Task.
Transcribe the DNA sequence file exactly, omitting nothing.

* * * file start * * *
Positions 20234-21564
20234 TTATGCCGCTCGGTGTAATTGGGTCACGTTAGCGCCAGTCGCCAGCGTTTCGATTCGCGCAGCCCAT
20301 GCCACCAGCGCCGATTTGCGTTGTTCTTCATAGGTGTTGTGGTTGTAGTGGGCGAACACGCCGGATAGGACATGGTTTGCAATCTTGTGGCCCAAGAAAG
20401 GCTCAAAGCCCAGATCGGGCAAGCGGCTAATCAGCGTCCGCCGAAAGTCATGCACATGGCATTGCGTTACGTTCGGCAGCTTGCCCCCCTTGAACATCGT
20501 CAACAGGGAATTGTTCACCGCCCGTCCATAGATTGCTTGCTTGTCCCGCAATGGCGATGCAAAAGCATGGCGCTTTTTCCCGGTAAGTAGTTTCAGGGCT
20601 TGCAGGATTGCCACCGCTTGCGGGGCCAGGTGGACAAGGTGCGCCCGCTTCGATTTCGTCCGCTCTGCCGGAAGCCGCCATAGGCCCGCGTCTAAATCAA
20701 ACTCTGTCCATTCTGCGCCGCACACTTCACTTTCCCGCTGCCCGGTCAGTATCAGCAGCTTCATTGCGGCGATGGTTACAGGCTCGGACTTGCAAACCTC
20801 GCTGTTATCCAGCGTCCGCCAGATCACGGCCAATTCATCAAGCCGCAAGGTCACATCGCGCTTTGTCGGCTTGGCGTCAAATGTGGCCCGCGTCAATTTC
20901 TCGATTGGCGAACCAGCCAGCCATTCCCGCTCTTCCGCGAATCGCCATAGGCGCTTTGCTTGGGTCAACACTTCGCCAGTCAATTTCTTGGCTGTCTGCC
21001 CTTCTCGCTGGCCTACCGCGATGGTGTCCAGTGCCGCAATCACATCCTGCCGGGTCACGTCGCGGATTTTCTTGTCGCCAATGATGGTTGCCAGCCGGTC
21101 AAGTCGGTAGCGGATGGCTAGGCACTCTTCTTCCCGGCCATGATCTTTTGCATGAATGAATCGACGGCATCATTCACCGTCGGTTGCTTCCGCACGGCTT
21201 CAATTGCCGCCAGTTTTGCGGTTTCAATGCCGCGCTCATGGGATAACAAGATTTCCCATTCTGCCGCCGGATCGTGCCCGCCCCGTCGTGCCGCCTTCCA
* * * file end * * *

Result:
Positions 20234-21564
20234 TTATGCCGCTCGGTGTAATTGGGTCACGTTAGCGCCAGTCGCCAGCGTTTCGATTCGCGCAGCCCAT
20301 GCCACCAGCGCCGATTTGCGTTGTTCTTCATAGGTGTTGTGGTTGTAGTGGGCGAACACGCCGGATAGGACATGGTTTGCAATCTTGTGGCCCAAGAAAG
20401 GCTCAAAGCCCAGATCGGGCAAGCGGCTAATCAGCGTCCGCCGAAAGTCATGCACATGGCATTGCGTTACGTTCGGCAGCTTGCCCCCCTTGAACATCGT
20501 CAACAGGGAATTGTTCACCGCCCGTCCATAGATTGCTTGCTTGTCCCGCAATGGCGATGCAAAAGCATGGCGCTTTTTCCCGGTAAGTAGTTTCAGGGCT
20601 TGCAGGATTGCCACCGCTTGCGGGGCCAGGTGGACAAGGTGCGCCCGCTTCGATTTCGTCCGCTCTGCCGGAAGCCGCCATAGGCCCGCGTCTAAATCAA
20701 ACTCTGTCCATTCTGCGCCGCACACTTCACTTTCCCGCTGCCCGGTCAGTATCAGCAGCTTCATTGCGGCGATGGTTACAGGCTCGGACTTGCAAACCTC
20801 GCTGTTATCCAGCGTCCGCCAGATCACGGCCAATTCATCAAGCCGCAAGGTCACATCGCGCTTTGTCGGCTTGGCGTCAAATGTGGCCCGCGTCAATTTC
20901 TCGATTGGCGAACCAGCCAGCCATTCCCGCTCTTCCGCGAATCGCCATAGGCGCTTTGCTTGGGTCAACACTTCGCCAGTCAATTTCTTGGCTGTCTGCC
21001 CTTCTCGCTGGCCTACCGCGATGGTGTCCAGTGCCGCAATCACATCCTGCCGGGTCACGTCGCGGATTTTCTTGTCGCCAATGATGGTTGCCAGCCGGTC
21101 AAGTCGGTAGCGGATGGCTAGGCACTCTTCTTCCCGGCCATGATCTTTTGCATGAATGAATCGACGGCATCATTCACCGTCGGTTGCTTCCGCACGGCTT
21201 CAATTGCCGCCAGTTTTGCGGTTTCAATGCCGCGCTCATGGGATAACAAGATTTCCCATTCTGCCGCCGGATCGTGCCCGCCCCGTCGTGCCGCCTTCCA